What you need to know:
- A Major Mwangi, the Artillery Battery Commander and Captain Silas Ekidor, the Infantry Second Officer in Charge (2IC), led the defence of the camp with valour before they fell.
- A day before the raid, the commanders had sent a platoon of about 40 soldiers to scout for Al-Shabaab terrorists and gather more intelligence.
- Al-Shabaab fighters overran the camp, took useful supplies and ammunition and started celebrating with chants of Allah akbar.
Kenya Defence Forces senior commanders at the besieged Kolbiyow Camp, who fought through critical injuries and at disadvantaged positions to help turn the tide in one of the deadliest attacks in the war in Somalia, fought to their last breath, the Nation can reveal.
A Maj Mwangi, the Artillery Battery Commander, and Captain Silas Ekidor, the Infantry Second Officer in Charge (2IC), led the defence of the camp with valour before they fell.
Survivors have told the Nation that the camp, which was manned by a company drawn from the 15KR Battalion, was attacked at about 5am on Friday.
The company had received intelligence suggesting a planned insurgent attack on the camp.
A day before the raid, the commanders had sent a platoon of about 40 soldiers to scout for Al-Shabaab terrorists, gather more intelligence and help create a strategy for defending the camp.
Just before daylight, a security drone code named “Scan Eagle” hovering around the camp spotted about 150 fighters approaching the camp.
The top commanders at the camp, Commanding Officer Maj Mwangi and Captain Ekidor, are said to have quickly crafted a strategy to defeat the oncoming enemy.
The commanders quickly assembled their men to further fortify the camp and maintain strategic positions for engagement with the terrorists.
The KDF troops started by engaging the enemy using 105mm artillery guns and 81 mortars.
The exchange lasted for about 50 minutes until a few minutes before 6am when things went silent.
KDF soldiers at the camp retreated to their normal routines, chatting about the engagements, and even helping their counterparts from the Somali National Army prepare breakfast.
The calm did not last long.
About 20 minutes past six, the surveillance drone noticed hundreds of insurgents approaching the camp from various directions.
CRIES OF HELP
Although the drones noticed the approach of the first vehicle-borne improvised explosive devices, the commanders are said to have been caught too unawares to quickly repulse the oncoming vehicles that drove through the fence of the camp before exploding.
One soldier is said to have single-handedly shot at an oncoming vehicle filled with explosives driven by a suicide bomber, with an 84mm anti-tank gun.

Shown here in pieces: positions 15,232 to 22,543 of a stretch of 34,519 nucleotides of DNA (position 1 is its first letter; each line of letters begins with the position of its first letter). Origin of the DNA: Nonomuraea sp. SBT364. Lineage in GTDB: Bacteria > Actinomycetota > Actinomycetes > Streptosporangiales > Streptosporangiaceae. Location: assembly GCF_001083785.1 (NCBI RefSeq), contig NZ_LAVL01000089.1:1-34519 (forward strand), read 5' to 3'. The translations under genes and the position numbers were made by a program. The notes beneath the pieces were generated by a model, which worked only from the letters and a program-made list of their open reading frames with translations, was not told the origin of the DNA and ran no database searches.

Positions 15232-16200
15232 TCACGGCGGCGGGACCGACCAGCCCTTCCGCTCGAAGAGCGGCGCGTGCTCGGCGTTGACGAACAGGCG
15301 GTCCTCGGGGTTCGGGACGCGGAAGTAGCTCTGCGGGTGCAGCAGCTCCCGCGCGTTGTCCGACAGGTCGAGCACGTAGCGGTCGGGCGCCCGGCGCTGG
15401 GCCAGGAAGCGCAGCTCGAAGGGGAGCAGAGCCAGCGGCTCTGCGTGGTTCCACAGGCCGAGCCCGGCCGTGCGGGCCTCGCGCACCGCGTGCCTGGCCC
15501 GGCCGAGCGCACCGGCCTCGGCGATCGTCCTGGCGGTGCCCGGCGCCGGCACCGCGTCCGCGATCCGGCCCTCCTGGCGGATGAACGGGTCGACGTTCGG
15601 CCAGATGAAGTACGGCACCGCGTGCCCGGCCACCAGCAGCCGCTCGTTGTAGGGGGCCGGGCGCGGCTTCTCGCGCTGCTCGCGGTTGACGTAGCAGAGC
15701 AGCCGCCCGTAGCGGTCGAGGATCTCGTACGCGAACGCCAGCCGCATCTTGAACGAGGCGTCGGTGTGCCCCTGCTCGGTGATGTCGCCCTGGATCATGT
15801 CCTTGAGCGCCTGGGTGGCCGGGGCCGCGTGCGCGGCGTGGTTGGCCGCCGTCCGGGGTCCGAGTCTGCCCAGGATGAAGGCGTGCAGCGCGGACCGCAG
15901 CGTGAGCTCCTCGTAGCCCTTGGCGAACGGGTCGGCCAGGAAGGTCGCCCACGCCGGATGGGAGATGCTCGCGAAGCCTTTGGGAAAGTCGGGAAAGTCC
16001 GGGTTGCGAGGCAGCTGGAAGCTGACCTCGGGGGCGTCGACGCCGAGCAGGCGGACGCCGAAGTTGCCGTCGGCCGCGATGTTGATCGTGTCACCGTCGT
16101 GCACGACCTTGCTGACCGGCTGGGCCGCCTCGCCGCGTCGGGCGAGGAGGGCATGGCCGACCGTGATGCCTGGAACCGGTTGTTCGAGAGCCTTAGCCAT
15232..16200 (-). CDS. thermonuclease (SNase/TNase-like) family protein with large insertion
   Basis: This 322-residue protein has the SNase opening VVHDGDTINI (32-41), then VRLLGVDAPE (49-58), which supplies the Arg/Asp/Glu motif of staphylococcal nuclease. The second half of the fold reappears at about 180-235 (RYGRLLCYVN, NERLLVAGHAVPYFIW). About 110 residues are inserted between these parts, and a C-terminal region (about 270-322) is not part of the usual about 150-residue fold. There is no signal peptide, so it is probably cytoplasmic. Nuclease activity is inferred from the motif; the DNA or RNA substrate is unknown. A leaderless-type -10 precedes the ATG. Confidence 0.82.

According to survivors, the soldier — whose identity we are yet to establish — risked his life as he shot at the driver of the vehicle with the bomb, which exploded after breaching the outer perimeter.
The result of the explosion was so intense that fragments from the explosive and the heat reached the KDF men lying in wait at the front trenches.
After the explosion, pandemonium broke out at the camp.
Some of the survivors say that during the attack they prayed that the enemy would run out of ammunition as rocket-propelled grenades whooshed, gunshots sounded like splitting wood and AK-47s chattered.
In the words of a survivor who contacted his family, “the jungle was erupting in fire”.
“Cries of help were drowned by pounding booms of explosions and artillery shells. It was just sounds of bullets firing, mortar, artillery and explosions,” a survivor recalled.
Scrambling to avoid the hail of bullets, the soldiers took whatever shelter they could find and returned fire.
In this mayhem, Captain Ekidor is said to have led his men to put up a defence at a position from where they could see the second vehicle with the bomb fast approaching the camp.
The captain and his men are said to have shot at the vehicle and Al-Shabaab fighters approaching from the fringes.
The bomb exploded as it approached his men.
After the second explosion, a decision was made to withdraw soldiers from the front trenches, many of whom were fighting with multiple injuries from bullets and shrapnel.
As this went on, the militants fired at defensive trenches with heavy machine guns and rocket propelled grenades (RPGs).
Then things got worse. A third vehicle breached the inner defence and exploded.
After this, the attackers ran all over the camp hunting down KDF troops.
Even a heavy downpour did not help in muffling the exchange of fire.
With dozens of men suffering life-threatening injuries, without artillery support, pinned down by RPGS, hand grenades, unending fire from machine guns and small arms, the situation looked bleak.
A decision to withdraw from the camp is said to have been made.
Soldiers say that it became a matter of running for dear life to the nearby bush.
The soldiers fought bravely but were eventually overwhelmed.
Al-Shabaab fighters overran the camp, took useful supplies and ammunition and started celebrating with chants of "Allah akbar".
KDF soldiers managed to regroup and reorganised to launch a major counter-offensive.
The arrival of a KDF Z9 attack helicopter signified a crucial turning point in the battle.
The helicopter fired at the militants, forcing them to scatter.
Hours later, a team of Special Forces from Lamu and a Quick Response Force drawn from the 17KR Battalion stationed at Hulugho arrived at the camp.